And thanks, the hose has been reconnected. I have no idea why it's off but it must have been that way for a while.

Response From Hammer Time Top Rated Answer

Actually, I be very surprised if it DID have one. They are pretty rare in those smaller cars.

Response From Tom Greenleaf

Yes - We've suggested earlier that is might not have one at all.
Damage to lungs!? Not unless you put some harsh chemical something intentionally in the thing.


Other consideration: Now you said AU as a location and if car is likely "right hand drive" the heater box is totally different than cars made left hand drive but not necessarily a 100% mirror image of the other.


Another thought is I think you said air flows thru this system just fine now - right? If so even it does have a filter it still should be working enough. I think the first issue would be lousy air flow or possibly too much odd behavior from A/C vent temps and flow.


IDK - perhaps a dealer with the VIN# ready could prove it does or doesn't have one. Again, it can't be altering the air content of gasses just removing/catching particulates such as dust and pollens.


Country of original destination of a vehicle really matters with what it will be equipped with or mandatory to have to be sold there and varies wildly depending on where. Car makers aren't stupid either and won't offer things that cost a fortune if not in high demand and or expensive to include by regulations,


T

Response From sancho

Yeah it's right hand drive, and the air flow is completely normal. The only reason I'm pretty keen to get to the air filter (if there is one) is that the car has had a musty smell since the day I bought it. After a while I realised it was coming from the vents. The smell can range from a just a general and mild stale air kind of smell, to a full on "this smells like cat pee" kind of deal, usually when I first start the car. I've run two different types of a/c bomb through it and all that seems to do is buy me a couple of weeks before the smell is back. It just get the feeling it isn't healthy to be breathing this air continually.

So in my mind, I feel like I need to check the air filter for mould or something. I don't really know what else to look for to track the down the source of this smell. I really don't know much about car a/c systems so I'm trying to figure it out as I go along.

Response From Tom Greenleaf

Odor thru air ducts is a problem. Products sold for it with assorted help. Some you spray in panel vents some everywhere.


I suggest a product similar or exactly Lysol with setting to "fresh" air, non recirculated first down thru vent by wiper blades where they turn on hood and let that run thru then spray everywhere inside.


This can also be wet from under carpet that may have to come out to fully dry out and also treated.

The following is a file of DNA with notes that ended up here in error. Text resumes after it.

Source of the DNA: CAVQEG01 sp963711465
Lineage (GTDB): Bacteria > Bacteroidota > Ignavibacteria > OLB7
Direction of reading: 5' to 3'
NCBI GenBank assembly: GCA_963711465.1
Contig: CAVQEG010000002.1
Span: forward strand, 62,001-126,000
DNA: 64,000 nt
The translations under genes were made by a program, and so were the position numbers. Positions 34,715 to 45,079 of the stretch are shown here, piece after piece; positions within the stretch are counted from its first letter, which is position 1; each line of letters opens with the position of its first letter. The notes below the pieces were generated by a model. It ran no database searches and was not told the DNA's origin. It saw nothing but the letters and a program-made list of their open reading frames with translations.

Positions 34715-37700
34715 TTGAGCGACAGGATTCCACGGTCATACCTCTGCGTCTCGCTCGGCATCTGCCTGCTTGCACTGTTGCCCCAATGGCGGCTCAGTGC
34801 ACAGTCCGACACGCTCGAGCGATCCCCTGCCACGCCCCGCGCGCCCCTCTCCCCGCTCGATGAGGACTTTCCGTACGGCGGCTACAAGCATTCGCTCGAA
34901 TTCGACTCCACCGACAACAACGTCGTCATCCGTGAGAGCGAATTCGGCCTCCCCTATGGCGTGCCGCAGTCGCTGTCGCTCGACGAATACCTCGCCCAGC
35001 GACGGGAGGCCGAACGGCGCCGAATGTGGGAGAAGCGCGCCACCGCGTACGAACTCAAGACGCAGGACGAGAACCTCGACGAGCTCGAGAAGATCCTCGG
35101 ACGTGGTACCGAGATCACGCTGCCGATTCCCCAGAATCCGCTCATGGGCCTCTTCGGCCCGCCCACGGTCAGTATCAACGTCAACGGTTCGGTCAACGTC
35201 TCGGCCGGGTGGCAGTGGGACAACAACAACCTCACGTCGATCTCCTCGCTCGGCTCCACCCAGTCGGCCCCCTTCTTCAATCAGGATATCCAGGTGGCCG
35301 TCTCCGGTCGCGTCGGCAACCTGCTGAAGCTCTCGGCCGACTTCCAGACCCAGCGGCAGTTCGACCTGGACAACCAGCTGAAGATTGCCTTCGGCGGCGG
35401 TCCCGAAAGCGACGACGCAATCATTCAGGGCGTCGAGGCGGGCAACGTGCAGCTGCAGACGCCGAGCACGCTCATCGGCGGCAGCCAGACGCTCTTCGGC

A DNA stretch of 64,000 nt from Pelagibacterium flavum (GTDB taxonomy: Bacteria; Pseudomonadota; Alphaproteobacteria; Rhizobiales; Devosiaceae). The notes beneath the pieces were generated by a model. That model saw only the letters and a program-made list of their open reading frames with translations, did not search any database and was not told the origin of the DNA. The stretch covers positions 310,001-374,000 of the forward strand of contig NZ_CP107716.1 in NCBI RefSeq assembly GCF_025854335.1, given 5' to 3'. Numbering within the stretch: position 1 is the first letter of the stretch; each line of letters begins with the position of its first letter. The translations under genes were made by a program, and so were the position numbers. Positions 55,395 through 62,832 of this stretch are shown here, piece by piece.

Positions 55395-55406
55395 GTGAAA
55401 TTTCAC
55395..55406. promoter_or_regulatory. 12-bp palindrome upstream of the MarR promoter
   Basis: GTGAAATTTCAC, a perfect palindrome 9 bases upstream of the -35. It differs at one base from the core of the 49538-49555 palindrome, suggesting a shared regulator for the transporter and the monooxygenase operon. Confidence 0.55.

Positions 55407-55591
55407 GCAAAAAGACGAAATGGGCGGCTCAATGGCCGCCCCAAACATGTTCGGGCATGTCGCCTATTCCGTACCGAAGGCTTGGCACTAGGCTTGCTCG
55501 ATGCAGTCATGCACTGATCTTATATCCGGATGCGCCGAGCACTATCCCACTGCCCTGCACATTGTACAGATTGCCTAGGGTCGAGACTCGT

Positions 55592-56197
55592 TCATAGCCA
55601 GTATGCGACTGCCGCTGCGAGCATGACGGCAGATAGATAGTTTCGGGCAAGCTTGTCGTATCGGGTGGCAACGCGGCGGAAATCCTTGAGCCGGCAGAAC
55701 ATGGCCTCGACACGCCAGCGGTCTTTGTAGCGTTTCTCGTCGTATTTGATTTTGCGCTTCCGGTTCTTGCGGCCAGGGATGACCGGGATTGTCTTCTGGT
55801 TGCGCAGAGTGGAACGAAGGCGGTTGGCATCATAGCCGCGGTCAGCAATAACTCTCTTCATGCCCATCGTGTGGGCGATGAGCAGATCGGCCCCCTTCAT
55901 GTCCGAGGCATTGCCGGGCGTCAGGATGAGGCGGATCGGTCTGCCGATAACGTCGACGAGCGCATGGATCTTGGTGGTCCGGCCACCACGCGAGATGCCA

Real problem. If it's being a mold issue and getting wet all the time you may not win till that is sealed. Air ductwork cleaning could be extensive work.


If humid enough also check when A/C is needed that water drips if A/C is blowing cool air normally that it drips to the ground not wet the carpet. That could be cleared out.


Cabin filter could only help if wet and moldy now then question and fix is why and what to fix so it doesn't do that.


Last ditch you may need to seek pro help. There is some luck with ozone generating machines left in car.


If food something and or constantly being wet and not dried out you might not win this battle well or for any long time.


A living mold you will have to disinfect or it will come right back. Good luck. Rare but some folks get rid of cars over this if bad enough,


T

Response From sancho

Ah I see, you've definitely cleared some things up for me there. I'll give the Lysol thing a go and start hunting for damp spots.

I was afraid this wasn't a quick fix, even when I was just going with swapping over an air filter.

Summer is just around the corner here and the a/c is going to be seeing a lot of action so I've been trying to get on top of this ASAP.

Thanks very much for your help Tom, I greatly appreciate it, and you too HT.

Response From Hammer Time

The smell is coming from mold that has grown on the evaporator core itself so spraying stuff in vent isn't going to do much of anything. They make some kits for this type of stuff. One of them is a foam that is shop up the drain tube. It expands, covers the evap and then drains out. What I have done sometimes is fill a bug sprayer with Lysol and drill a small hole in the evap case so I can insert the wand and spray down the evap directly.